Michigan physicians share perspectives on telehealth opportunities and challenges
The COVID-19 pandemic led to an unprecedented expansion of telehealth in Michigan and across the United States.
Telehealth expansion was due, in large part, to a series of pandemic-related policy changes, such as the expansion of insurance coverage for telehealth and the loosening of telehealth delivery restrictions.
These new policies allowed patients greater access to remote care to reduce exposure to the COVID-19 virus and had far reaching impacts on physicians, hospitals, health systems, and consumers. However, many of these new policies were designed to expire once the COVID-19 public health emergency period ends.
With the federal public health emergency drawing to a close, policymakers and decision leaders–in Michigan and at the federal level–are discussing which telehealth policies to continue and which to abandon or alter.
The perspective of physicians, who have firsthand experience with and knowledge of telehealth delivery, must be factored into this decision-making process.
In this brief, the Center for Health and Research Transformation (CHRT) at the University of Michigan shares Michigan physician views on how telehealth has impacted patient care (see details below).
At the conclusion of this brief, CHRT discusses the implications of these findings for state and federal policy, especially as it relates to the accessibility, quality, and equity of care.
- 75 percent of Michigan physicians report that they have used telehealth. Of these physicians, one-third began using telehealth within the last year.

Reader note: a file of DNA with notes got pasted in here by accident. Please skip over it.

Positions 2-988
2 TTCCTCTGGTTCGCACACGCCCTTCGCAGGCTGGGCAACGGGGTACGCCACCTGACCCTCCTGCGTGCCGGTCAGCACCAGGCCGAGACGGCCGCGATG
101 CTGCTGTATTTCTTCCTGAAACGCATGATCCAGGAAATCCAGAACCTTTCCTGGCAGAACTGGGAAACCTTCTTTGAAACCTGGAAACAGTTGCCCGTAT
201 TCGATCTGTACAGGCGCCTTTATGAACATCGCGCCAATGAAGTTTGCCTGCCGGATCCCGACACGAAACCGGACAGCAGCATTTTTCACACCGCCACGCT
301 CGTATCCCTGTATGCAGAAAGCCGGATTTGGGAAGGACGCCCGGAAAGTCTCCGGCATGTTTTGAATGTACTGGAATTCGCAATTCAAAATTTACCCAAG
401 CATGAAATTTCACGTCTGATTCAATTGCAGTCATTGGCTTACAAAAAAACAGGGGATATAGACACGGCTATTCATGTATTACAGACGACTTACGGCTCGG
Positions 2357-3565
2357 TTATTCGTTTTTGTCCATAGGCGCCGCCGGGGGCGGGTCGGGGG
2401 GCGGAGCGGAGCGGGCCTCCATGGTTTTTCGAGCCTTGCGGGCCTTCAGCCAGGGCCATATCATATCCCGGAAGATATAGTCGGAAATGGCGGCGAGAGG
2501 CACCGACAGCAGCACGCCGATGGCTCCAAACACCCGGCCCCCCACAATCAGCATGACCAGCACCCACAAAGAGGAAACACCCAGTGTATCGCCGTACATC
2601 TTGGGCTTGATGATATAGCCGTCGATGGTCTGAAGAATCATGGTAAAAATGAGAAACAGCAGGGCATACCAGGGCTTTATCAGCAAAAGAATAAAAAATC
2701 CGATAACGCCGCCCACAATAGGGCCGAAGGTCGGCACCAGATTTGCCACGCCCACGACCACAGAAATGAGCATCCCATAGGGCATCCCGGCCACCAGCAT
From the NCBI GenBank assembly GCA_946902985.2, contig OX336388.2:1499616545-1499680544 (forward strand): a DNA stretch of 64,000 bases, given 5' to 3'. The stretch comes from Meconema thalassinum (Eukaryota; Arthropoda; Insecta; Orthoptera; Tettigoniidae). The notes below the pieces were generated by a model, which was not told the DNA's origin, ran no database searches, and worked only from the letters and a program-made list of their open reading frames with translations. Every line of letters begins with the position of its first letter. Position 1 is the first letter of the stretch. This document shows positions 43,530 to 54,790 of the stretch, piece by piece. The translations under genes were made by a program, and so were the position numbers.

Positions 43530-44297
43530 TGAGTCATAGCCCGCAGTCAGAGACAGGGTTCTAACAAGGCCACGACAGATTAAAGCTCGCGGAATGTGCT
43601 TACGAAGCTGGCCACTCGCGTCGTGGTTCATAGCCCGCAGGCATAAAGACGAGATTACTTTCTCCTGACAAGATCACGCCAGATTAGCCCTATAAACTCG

- Regional differences in telehealth use are dramatic, with the lowest use among physicians in Michigan’s Upper Peninsula (54 percent) and the highest among physicians in Southeast Michigan (85 percent).
- Telehealth use varies significantly by practice type. Michigan physicians employed by a Federally Qualified Health Center (FQHC) are most likely to report use of telehealth (92 percent), while those employed by Urgent Care Clinics are least likely to report use (48 percent).
- Only one in every three Michigan physicians (32 percent) reports that telehealth improves the quality of health care, but the majority of Michigan Physicians report that it improves access to care (60 percent). These findings suggest that, although telehealth may not be a replacement for in-person care, it can be a valuable tool for reducing health disparities resulting from barriers to accessing care.
- Technology challenges for patients (61 percent) and reimbursement for telehealth (51 percent) were the two most commonly reported barriers to continuing the use of telehealth.
Survey detail: The 2021 Michigan Physician Survey was fielded online to licensed physicians in Michigan from April 7, 2021 to May 11, 2021. 2,188 physicians responded to the survey (8% response rate). To adjust for non-response, the final sample was weighted by the region in which the physician practices, as well as years in practice.